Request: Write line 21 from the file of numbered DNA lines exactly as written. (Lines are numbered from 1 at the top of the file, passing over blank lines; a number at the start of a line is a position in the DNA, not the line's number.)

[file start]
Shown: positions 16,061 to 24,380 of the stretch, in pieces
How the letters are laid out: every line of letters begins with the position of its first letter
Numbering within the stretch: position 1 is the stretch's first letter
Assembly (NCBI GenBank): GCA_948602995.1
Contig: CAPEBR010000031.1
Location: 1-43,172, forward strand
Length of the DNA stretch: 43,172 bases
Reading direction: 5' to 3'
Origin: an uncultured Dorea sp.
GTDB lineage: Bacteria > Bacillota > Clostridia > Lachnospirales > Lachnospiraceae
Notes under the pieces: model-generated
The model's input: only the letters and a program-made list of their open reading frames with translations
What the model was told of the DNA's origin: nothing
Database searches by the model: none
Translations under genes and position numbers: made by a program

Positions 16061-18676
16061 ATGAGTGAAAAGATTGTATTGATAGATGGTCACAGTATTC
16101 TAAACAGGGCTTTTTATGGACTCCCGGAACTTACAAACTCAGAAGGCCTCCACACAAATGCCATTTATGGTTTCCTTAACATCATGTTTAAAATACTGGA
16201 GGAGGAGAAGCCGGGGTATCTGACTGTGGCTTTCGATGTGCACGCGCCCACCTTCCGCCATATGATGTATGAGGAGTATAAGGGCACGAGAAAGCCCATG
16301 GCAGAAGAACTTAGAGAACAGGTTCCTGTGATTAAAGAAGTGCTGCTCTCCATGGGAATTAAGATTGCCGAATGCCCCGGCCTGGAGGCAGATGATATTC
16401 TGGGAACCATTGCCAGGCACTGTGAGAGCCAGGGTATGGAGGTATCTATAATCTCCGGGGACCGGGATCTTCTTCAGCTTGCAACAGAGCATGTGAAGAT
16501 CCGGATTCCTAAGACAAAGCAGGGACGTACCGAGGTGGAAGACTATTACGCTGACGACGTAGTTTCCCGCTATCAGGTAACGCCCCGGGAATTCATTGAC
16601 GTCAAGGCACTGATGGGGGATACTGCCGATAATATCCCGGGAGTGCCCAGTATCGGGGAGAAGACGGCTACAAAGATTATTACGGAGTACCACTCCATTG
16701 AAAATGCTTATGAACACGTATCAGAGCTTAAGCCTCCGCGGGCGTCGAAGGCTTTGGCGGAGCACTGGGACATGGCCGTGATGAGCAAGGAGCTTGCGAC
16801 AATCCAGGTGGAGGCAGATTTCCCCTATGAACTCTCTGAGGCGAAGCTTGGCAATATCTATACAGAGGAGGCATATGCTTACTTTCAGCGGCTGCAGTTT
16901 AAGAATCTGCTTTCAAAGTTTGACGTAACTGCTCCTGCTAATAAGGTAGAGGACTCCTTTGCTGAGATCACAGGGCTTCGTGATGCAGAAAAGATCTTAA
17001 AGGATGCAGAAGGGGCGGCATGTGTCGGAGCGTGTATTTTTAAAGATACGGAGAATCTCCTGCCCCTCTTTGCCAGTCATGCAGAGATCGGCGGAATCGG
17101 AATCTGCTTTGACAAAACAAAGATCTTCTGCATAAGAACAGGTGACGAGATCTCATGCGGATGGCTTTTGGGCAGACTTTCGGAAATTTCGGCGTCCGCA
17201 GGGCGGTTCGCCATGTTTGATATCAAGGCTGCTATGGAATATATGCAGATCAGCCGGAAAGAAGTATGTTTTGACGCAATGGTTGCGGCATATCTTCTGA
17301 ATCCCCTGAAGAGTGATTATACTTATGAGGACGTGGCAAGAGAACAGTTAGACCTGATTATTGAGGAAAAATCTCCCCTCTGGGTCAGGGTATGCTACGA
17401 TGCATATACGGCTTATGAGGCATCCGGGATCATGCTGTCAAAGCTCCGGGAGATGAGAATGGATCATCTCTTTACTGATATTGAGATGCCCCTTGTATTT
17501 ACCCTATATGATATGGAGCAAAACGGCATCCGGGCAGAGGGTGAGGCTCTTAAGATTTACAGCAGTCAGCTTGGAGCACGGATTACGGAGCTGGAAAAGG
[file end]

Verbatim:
16401 TGGGAACCATTGCCAGGCACTGTGAGAGCCAGGGTATGGAGGTATCTATAATCTCCGGGGACCGGGATCTTCTTCAGCTTGCAACAGAGCATGTGAAGAT